Sgt. Ernie Bilko is the ultimate con man. He runs the motor pool at a small Kansas US Army Camp. Colonel Hall, nominally in charge of the base tries to keep Bilko's plans in check. Bilko ... See full summary »
Mister Ed is a horse who is owned by Wilbur Post. Mister Ed is not just any horse, he talks to Wilbur! But this gets Wilbur in all kinds of trouble because Mister Ed won't talk to anyone ... See full summary »
Another popular 1950's sitcom about a close family. The Stones consist of loving homemaker Donna, her pediatrician husband Alex, and their children Mary and Jeff. Many situations arise like... See full summary »
Sgt. Ernie Bilko is the ultimate con man. He runs the motor pool at a small Kansas US Army Camp. Colonel Hall, nominally in charge of the base tries to keep Bilko's plans in check. Bilko runs every money making scheme that he thinks he can pull off. Midnight cruises on Landing Craft, Tank Rides, Poker games, and an interesting deal with local service stations for spare parts for jeep tires. Written by
John Vogel <email@example.com>
Originally, the series was filmed like a play. The cast had to memorize the entire script and the scenes were filmed in one take, in sequence, in front of a studio audience. When Michael Todd made a guest appearance in the second season, he insisted on the episode being filmed like a movie, out of sequence, multiple takes, with no audience. Silvers and the crew found Todd's way was faster, cheaper and less demanding for the actors, so the series changed over to this new policy. The episodes were screened for audiences of military servicemen, whose responses were recorded and added to the shows. See more »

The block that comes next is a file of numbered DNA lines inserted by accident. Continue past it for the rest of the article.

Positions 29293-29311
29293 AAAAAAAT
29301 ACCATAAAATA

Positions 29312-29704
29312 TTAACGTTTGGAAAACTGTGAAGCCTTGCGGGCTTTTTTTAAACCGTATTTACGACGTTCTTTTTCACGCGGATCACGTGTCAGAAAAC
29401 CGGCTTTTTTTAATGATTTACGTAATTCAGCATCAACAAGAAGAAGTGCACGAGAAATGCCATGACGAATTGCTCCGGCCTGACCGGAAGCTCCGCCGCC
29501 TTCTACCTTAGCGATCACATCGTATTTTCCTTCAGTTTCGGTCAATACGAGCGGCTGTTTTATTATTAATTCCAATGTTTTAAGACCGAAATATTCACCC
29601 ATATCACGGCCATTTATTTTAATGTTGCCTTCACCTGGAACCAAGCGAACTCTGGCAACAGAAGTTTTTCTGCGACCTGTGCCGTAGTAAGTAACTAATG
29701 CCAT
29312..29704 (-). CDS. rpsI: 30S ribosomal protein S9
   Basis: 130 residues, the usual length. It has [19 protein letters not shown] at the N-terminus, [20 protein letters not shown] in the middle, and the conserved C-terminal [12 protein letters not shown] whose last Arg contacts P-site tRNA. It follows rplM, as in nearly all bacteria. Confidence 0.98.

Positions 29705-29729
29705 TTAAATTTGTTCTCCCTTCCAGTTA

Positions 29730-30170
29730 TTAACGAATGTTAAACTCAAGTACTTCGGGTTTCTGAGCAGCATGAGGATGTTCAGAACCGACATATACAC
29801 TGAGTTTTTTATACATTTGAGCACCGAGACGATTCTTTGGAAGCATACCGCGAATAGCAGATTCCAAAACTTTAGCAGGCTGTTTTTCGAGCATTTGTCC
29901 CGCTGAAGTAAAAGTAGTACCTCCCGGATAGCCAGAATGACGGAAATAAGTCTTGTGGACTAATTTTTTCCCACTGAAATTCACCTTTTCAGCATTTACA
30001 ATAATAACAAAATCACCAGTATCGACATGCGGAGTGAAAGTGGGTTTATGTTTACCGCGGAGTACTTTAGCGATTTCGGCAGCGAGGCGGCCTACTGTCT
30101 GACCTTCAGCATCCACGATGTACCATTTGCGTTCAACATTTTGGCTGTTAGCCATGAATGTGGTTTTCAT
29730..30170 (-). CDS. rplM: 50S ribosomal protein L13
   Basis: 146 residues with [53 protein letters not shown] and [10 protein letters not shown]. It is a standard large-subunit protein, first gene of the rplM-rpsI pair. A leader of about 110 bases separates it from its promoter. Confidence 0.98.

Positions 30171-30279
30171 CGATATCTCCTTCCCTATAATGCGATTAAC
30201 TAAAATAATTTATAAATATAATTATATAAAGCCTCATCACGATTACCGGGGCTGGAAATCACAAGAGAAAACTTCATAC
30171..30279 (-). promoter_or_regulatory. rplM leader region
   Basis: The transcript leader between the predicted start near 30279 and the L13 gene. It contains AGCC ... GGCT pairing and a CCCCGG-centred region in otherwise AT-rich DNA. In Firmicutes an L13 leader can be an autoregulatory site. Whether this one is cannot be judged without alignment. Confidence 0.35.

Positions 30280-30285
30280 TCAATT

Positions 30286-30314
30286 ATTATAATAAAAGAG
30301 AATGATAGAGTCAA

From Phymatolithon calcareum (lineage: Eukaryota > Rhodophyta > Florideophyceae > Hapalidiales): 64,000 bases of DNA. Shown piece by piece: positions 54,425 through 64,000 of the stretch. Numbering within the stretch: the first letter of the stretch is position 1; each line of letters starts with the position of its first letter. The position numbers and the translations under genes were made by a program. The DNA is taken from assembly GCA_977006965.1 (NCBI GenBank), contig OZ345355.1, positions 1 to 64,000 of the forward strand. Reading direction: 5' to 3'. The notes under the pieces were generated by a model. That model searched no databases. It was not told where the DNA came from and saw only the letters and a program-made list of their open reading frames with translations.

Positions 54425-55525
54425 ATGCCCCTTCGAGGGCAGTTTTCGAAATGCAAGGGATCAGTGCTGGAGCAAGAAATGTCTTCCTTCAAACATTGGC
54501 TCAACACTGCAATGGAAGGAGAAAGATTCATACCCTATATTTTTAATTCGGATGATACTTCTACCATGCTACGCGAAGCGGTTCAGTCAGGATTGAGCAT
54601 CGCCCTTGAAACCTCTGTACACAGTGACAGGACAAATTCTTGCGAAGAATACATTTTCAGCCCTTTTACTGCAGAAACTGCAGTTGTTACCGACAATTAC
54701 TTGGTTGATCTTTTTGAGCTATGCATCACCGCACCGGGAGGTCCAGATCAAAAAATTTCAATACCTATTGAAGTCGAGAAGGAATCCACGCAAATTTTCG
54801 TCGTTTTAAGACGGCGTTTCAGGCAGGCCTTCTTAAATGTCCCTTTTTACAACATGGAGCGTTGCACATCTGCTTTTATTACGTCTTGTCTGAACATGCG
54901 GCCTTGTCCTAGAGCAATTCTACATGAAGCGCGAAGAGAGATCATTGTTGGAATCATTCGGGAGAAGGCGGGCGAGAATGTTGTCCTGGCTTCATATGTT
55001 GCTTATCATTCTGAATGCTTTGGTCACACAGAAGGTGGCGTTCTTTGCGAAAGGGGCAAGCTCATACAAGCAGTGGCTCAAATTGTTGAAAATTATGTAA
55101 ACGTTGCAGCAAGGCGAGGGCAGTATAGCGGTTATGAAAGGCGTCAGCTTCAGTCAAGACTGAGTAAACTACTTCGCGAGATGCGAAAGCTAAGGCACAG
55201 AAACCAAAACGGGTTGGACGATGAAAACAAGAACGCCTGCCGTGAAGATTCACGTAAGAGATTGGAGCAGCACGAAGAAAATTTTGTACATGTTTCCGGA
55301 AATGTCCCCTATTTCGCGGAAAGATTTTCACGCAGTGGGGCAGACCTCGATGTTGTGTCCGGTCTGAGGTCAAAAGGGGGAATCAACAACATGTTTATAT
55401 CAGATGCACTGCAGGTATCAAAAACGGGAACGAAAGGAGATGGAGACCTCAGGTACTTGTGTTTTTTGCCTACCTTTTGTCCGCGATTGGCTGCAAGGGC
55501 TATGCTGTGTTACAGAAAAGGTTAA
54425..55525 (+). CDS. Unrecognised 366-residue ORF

MSgt. Ernest G. Bilko:
You said "but". I've put the finger on the whole problem. You're a "but" man. Don't say "but". That little word "but" is the difference between success and failure.
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This is listed as one of the 50 funniest sitcom episodes, and it should be. Unfortunately, there seems to be one scene missing from the current version.
The premise of the show is that there will be an attempt to set a record for inducting civilians into the army. A monkey gets mixed up in the proceedings and is sworn in a Private Harry Speakup, so named when one of the cadre says, "Name," without looking up and another say, "Hurry, speakup!"
The missing scene is a podiatrist, looking at feet of the inductees behind a screen on a raised platform. Seeing the monkey's feet, he rubs his eyes and says something about eyestrain and, "Next!" This scene was deleted, probably because it's over-the-top, but the podiatrist reappears in the final scenes and says, "I knew something was wrong" and that makes no sense without the cut scene.
What makes it such a good comedy is that it is non-stop surprises and twists including the court-martial where Bilko as Harry's defender shoots down all of the army's reasons for discharging Harry.
It's up there with "Who's on first?" and Curly Howard's "Take your hat off." Neither of which runs anywhere near as long as the Court-Martial Of Harry Speakup.
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